The REINS Act ends unchecked bureaucratic power


The 2010 election was a landslide of historic proportions and a decisive rejection of the Obama approach of larger, more intrusive government with higher spending and regulations to control our lives, families, and businesses.  Yet the unchecked slippage of legislative power from its rightful place in Congress to the unaccountable world of federal agencies has allowed the agenda the American people rejected to continue advancing.

Examples abound.  Cap and trade dead?  No problem; Obama told us it was “just one way of skinning the cat.”  The EPA can, without Congress’s permission, pursue the exact same emission targets rejected by the American people.  The Orwellian Employee Free Choice Act, a union boss wish list, that crashed and burned last Congress?  No worries; the NLRB is working hard to act as if it passed.  

The FCC is regulating broadband Internet; the FDA is regulating nutritional supplements; the Army Corps and the EPA are massively expanding wetlands jurisdiction; ObamaCare glitches are being “corrected” with IRS and HHS rules – all without explicitly granted authority from Congress.

In every area of federal policy the country is moving left via regulations buried in the Federal Register instead of enacted laws debated openly in the halls of Congress, entirely ignoring the American people’s message in the 2010 election.  That’s wrong.  And even if you agree with these policies, you should be deeply concerned about what an administration you don’t like will do with similarly unchecked power.

The REINS Act is the most important corrective to the trend that is eroding our system of representative government.  It would merely require that economically significant regulation go through the constitutionally prescribed process for passing laws: approval by the House and Senate, and a presidential signature or veto override.

The REINS Act is not a silver bullet to stop all expensive federal regulations.  There is no such thing.  But what REINS would do is ensure that when a bad regulation takes effect citizens will know exactly who voted for it and will be able to hold them accountable.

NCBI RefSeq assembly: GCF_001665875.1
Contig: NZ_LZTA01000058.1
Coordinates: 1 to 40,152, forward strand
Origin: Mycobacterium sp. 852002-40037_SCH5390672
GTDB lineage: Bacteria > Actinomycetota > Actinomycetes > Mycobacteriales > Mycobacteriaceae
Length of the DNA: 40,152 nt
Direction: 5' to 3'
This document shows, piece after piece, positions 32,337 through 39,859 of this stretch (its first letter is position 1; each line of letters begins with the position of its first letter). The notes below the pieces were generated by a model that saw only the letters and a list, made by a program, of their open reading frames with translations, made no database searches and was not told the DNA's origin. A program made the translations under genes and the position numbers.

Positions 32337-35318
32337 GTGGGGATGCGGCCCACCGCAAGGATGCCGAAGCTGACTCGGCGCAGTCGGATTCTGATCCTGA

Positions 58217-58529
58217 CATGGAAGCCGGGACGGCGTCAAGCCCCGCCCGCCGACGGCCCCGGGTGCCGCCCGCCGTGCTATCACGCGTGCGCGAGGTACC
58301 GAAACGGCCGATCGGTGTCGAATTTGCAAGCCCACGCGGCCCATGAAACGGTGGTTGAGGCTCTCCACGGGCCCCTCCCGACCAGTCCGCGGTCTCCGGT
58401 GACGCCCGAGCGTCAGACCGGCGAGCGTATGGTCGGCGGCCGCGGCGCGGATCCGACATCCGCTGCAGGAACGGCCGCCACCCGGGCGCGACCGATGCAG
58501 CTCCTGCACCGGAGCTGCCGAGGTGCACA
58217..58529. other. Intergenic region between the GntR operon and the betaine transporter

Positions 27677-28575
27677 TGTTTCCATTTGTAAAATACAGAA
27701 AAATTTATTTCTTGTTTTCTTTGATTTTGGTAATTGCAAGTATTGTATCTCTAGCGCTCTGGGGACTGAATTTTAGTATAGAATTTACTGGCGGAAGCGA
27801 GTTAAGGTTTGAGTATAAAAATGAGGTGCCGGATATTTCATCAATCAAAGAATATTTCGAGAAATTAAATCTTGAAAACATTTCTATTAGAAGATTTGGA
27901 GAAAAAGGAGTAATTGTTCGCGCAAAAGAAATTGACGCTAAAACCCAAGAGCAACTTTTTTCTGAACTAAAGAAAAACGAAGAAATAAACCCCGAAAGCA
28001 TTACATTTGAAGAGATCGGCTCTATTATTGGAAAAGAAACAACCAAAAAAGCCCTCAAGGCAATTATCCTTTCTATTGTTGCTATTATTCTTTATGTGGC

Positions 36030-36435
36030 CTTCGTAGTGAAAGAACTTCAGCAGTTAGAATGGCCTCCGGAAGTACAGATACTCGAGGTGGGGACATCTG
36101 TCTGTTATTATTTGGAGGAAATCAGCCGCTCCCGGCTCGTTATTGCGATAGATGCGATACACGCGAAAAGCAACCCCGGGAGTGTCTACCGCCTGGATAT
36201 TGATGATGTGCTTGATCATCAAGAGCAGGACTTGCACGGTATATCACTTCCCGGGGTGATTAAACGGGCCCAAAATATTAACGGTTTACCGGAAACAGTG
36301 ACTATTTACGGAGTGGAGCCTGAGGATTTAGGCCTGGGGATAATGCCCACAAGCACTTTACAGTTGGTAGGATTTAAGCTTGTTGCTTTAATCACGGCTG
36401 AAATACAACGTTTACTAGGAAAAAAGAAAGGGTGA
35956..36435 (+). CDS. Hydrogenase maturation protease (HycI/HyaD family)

With an expectation that regulations would come back to them for approval anyway, Congress would have a strong incentive to write better, more clearly-worded legislation and stay engaged in effective oversight and collaboration throughout the rulemaking process – no more broad, vague laws, like last year’s health care and financial regulation laws, that delegate power to write all the really important details to unelected bureaucrats.

Agencies, in turn, would have a strong incentive to write the best possible rules that could withstand public scrutiny, lest their work face rejection in Congress.

Ultimately, the REINS Act is about whether we want to continue turning over control of our economic lives to unelected, unaccountable bureaucrats, or whether our elected representatives – under the watchful eyes of American citizens – will make these decisions themselves.  We’ll soon find out on the House floor how many members of Congress are willing to accept that responsibility.

Phil Kerpen is vice president for policy at Americans for Prosperity and author of Democracy Denied: How Obama is Ignoring You and Bypassing Congress to Radically Transform America – and How to Stop Him.


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